7. Deception

When we enter into the step of deception, we believe lies about ourselves and about others. Those who are deceived often do not realize they are deceived. Deception nearly always starts with an unmet expectation somewhere in our lives. This small seed of deception sprouts, roots and grows until it becomes a large plant and sets us up for the next step.

8. Disobedience

When we live in disobedience to God’s word, we eventually enter into a stage of living with bitterness (Hebrews 12:15). Disobedience to the scriptures is sin. Disobedience and bitterness opens the door for the devil to eventually destroy us and leads us to the next step.

9. Despair

When we enter into the step of despair, we lose all hope and can enter into deep depression. The call and destiny of God on our lives is completely detoured. Those who do not receive God’s grace to deal with the unmet expectations and disappointments will enter the final step of the devil’s plan.

10. Destruction

This is the place where our God-given vision and our destiny are completely destroyed. This is the devil’s ultimate plan—destruction by physical, emotional and spiritual death.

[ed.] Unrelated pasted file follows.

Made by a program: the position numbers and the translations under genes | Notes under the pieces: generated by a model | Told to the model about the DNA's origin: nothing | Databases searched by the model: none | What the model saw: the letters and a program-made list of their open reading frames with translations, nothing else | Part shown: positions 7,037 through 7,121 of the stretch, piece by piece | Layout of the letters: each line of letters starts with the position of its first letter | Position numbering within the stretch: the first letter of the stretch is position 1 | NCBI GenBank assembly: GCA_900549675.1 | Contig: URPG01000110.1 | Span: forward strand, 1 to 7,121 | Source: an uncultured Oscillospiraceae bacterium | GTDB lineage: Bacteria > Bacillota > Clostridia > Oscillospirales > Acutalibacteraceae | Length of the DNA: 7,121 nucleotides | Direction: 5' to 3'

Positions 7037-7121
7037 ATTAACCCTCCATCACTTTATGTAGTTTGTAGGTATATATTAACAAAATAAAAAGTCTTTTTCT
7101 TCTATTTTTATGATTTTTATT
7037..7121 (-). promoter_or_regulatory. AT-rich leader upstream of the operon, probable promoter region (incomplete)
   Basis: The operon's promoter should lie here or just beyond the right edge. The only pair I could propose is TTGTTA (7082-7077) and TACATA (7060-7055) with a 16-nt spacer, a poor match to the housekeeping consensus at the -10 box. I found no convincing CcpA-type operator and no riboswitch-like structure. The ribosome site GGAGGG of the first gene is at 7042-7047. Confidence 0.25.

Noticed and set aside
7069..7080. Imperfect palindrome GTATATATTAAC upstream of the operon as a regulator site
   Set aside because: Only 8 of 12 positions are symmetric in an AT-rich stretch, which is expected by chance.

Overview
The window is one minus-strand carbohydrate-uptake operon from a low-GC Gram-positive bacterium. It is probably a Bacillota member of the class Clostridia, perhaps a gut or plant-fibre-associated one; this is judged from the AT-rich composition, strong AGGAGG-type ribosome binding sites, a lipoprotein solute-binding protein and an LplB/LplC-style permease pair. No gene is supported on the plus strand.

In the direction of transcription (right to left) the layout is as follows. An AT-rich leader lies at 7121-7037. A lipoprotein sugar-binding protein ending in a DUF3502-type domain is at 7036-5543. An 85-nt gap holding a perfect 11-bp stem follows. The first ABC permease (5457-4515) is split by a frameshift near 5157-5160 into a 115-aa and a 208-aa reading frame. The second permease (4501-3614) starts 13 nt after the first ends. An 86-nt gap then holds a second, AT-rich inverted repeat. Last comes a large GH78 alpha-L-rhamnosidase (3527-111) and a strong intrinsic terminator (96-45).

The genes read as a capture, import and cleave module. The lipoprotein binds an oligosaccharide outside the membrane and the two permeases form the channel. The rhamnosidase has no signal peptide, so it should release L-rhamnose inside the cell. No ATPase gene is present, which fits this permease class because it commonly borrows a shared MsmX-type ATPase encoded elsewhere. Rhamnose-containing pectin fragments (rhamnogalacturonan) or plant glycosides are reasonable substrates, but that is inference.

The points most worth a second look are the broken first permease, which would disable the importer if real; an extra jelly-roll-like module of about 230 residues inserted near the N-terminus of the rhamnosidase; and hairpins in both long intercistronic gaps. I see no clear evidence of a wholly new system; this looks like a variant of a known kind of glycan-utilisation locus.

In most cases, those whose lives and dreams and ministries have been destroyed by the devil have walked through these ten steps that were strategically laid out for them by the enemy. The sad truth is, they could have gotten off the path of the enemy’s plan at any time and received grace and freedom to go on and fulfill their destiny.

Recognizing, renouncing, and resisting the “Ten Ds of the Devil” is critical in the life of every believer. The devil comes to kill, steal and destroy, but Jesus came to give us life, abundantly! (John 10:10)

(If you are interested in learning more about how to practically deal with the disappointment of unmet expectations, I have written an entire chapter on this subject in my book, 21 Tests of Effective Leadership.)